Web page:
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ASU Electronic Theses and Dissertations


This collection includes most of the ASU Theses and Dissertations from 2011 to present. ASU Theses and Dissertations are available in downloadable PDF format; however, a small percentage of items are under embargo. Information about the dissertations/theses includes degree information, committee members, an abstract, supporting data or media.

In addition to the electronic theses found in the ASU Digital Repository, ASU Theses and Dissertations can be found in the ASU Library Catalog.

Dissertations and Theses granted by Arizona State University are archived and made available through a joint effort of the ASU Graduate College and the ASU Libraries. For more information or questions about this collection contact or visit the Digital Repository ETD Library Guide or contact the ASU Graduate College at gradformat@asu.edu.


As the world energy demand increases, semiconductor devices with high energy conversion efficiency become more and more desirable. The energy conversion consists of two distinct processes, namely energy generation and usage. In this dissertation, novel multi-junction solar cells and light emitting diodes (LEDs) are proposed and studied for high energy conversion efficiency in both processes, respectively. The first half of this dissertation discusses the practically achievable energy conversion efficiency limit of solar cells. Since the demonstration of the Si solar cell in 1954, the performance of solar cells has been improved tremendously and recently reached 41.6% energy conversion efficiency. However, …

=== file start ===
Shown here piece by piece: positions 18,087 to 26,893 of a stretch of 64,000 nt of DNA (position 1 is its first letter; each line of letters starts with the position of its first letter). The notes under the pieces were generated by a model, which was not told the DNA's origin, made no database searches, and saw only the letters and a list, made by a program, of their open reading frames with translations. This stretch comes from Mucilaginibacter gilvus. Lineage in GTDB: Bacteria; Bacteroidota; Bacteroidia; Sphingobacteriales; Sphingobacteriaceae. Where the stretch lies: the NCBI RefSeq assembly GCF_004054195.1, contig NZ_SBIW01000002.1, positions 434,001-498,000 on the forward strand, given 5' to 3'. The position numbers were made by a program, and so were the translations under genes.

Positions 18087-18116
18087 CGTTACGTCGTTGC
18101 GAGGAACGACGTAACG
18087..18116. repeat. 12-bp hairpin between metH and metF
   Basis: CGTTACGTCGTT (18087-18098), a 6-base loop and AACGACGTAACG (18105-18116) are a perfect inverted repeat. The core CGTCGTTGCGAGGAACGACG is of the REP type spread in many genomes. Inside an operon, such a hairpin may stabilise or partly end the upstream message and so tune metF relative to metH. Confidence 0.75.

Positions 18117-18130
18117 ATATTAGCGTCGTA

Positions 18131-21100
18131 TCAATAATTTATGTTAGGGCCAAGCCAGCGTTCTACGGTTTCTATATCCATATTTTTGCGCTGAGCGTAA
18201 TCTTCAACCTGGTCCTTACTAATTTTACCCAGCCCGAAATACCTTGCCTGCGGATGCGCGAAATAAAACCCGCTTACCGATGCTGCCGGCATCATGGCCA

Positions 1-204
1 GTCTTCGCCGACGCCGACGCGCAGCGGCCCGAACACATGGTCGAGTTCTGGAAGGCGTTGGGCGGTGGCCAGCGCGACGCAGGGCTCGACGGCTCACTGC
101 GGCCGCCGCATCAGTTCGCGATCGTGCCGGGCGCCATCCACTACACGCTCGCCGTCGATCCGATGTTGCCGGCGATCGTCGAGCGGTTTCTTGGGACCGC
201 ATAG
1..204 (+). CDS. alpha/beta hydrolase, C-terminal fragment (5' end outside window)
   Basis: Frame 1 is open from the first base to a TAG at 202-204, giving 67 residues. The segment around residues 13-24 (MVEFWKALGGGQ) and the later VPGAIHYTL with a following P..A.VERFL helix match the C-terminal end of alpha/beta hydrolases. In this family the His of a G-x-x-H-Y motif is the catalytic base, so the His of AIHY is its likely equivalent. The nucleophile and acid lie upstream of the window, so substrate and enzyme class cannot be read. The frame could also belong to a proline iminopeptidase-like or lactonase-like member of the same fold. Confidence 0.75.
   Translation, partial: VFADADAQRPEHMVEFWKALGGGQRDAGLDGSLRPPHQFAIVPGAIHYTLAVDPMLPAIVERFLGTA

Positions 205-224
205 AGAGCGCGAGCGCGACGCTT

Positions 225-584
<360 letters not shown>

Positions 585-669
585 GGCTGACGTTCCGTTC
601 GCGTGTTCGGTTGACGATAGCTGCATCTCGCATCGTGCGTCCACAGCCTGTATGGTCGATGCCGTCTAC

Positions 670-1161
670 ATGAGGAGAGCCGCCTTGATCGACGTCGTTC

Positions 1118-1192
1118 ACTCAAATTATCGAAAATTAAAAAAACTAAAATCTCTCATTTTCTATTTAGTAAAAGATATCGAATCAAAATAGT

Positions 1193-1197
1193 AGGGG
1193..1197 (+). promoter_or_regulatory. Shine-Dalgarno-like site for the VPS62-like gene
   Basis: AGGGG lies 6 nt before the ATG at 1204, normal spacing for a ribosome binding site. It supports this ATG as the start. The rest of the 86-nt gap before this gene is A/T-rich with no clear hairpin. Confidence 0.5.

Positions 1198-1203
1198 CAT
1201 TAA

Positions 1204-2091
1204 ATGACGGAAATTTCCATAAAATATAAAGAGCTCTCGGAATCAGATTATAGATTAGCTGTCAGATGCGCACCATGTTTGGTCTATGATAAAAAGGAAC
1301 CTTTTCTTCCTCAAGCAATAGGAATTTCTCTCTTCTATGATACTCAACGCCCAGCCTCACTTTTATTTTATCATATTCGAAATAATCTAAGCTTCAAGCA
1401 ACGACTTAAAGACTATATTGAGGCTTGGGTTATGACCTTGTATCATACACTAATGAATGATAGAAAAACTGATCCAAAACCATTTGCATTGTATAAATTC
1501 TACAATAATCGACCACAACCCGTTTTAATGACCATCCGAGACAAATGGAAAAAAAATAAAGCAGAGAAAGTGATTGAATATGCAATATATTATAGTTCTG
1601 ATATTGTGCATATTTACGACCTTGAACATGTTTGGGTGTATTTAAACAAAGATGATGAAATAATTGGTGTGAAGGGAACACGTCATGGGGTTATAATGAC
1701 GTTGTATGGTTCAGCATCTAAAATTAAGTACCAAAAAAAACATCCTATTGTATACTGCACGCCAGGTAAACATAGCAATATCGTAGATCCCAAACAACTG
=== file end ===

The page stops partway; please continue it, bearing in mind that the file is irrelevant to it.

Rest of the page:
Contributors
Wu, Songnan, Zhang, Yong-Hang, Menendez, Jose, et al.
Created Date
2010

Silicon photovoltaics (PV) is approaching its theoretical efficiency limit as a single-junction technology. To break this limit and further lower the PV-generated levelized cost of electricity, it is necessary to engineer a silicon-based “tandem” technology in which a solar cell of another material is stacked on top of silicon to make more efficient use of the full solar spectrum. This dissertation understands and develops four aspects of silicon-based tandem PV technology. First, a new “spectral efficiency” concept is proposed to understand how tandem cells should be designed and to identify the best tandem partners for silicon cells. Using spectral efficiency, …

Contributors
Yu, Zhengshan, Holman, Zachary C, Zhang, Yong-Hang, et al.
Created Date
2018

GaAs single-junction solar cells have been studied extensively in recent years, and have reached over 28 % efficiency. Further improvement requires an optically thick but physically thin absorber to provide both large short-circuit current and high open-circuit voltage. By detailed simulation, it is concluded that ultra-thin GaAs cells with hundreds of nanometers thickness and reflective back scattering can potentially offer efficiencies greater than 30 %. The 300 nm GaAs solar cell with AlInP/Au reflective back scattering is carefully designed and demonstrates an efficiency of 19.1 %. The device performance is analyzed using the semi-analytical model with Phong distribution implemented to …

Contributors
Liu, Shi, Zhang, Yong-Hang, Johnson, Shane R, et al.
Created Date
2015